The usual seaport for Indian businesspersons trading with Central Asia has been Bandar Abbas. However, due to the U.S. sanctions, its use has been restricted resulting in lower trade volumes. To illustrate the impact of sanctions on transit trade through Iran: despite instructions by the RBI, Indian exporters are not being issued BRC/e-BRC (Bank Realisation Certificate) by Indian banks for transit of goods through Iran for destination to a third country – Afghanistan, Central Asia or Russia, even though the exporter has already received payment in foreign currency in the bank and the bank has deducted a service charge to credit the amount. Chabahar port, on the other hand, is not under U.S. sanctions and is closer to India’s west coast, to ports like Mundra and Nhava Sheva. Chabahar port can in the present circumstances be promoted to access the Central Asian region and beyond, more effectively.
Chabahar’s salience for us increases further in view of the growing Chinese footprint in Iran. It is, therefore, suggested that meetings with a logistics company working in India, Iran, Afghanistan, Central Asia and Caucasian countries can be held to explore ways to do this. Understanding with the logistics company would not be to manage the port, but only to facilitate inter-country trade using the port. Such an arrangement could help, to a large extent, smoothen frictions relating to trade between India and Afghanistan, India and the Central Asian Republics and India and Russia.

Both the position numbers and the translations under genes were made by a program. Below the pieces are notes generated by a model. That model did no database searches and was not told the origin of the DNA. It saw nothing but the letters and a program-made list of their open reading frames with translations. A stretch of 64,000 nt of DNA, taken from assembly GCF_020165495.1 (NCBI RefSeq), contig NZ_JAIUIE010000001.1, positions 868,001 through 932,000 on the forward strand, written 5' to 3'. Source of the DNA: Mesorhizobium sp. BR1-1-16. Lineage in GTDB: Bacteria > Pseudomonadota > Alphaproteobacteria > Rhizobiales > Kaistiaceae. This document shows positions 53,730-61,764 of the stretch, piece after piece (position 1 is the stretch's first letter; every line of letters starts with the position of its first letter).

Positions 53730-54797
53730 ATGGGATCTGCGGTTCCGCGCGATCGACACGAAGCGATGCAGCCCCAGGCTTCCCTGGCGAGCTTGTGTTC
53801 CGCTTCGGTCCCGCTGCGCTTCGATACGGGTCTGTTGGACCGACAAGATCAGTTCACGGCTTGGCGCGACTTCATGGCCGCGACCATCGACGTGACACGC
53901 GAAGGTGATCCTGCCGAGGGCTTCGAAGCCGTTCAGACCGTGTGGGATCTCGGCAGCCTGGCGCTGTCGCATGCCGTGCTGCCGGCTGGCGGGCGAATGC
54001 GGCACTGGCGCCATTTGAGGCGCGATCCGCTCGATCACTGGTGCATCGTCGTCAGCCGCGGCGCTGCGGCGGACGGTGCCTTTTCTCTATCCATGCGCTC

India could also encourage other friendly countries to use Chabahar port for their trade with Afghanistan. For instance, a few weeks back, a consignment of 16000 metric tonnes of fertilizer was exported by Australia to Afghanistan using the Gwadar port. With improved logistics at Chabahar and its growing use, such traffic could be channelled through Chabahar.
Due to the ongoing COVID-19 Pandemic, the transportation of goods between Central Asia and India and vice versa has been affected. Cargoes between India and the Central Asian states through the sea route have declined sharply. Further, the passenger-cum-cargo flights have almost entirely stopped. To illustrate, the following passenger and cargo flights were in operation till March 2020:
Passenger flights, these also carry commercial goods:
All these flights have stopped, except for the cargo flights from Tashkent on a weekly basis. Such a dire situation, however, also presents an opportunity to reassess and quickly overhaul trade relations.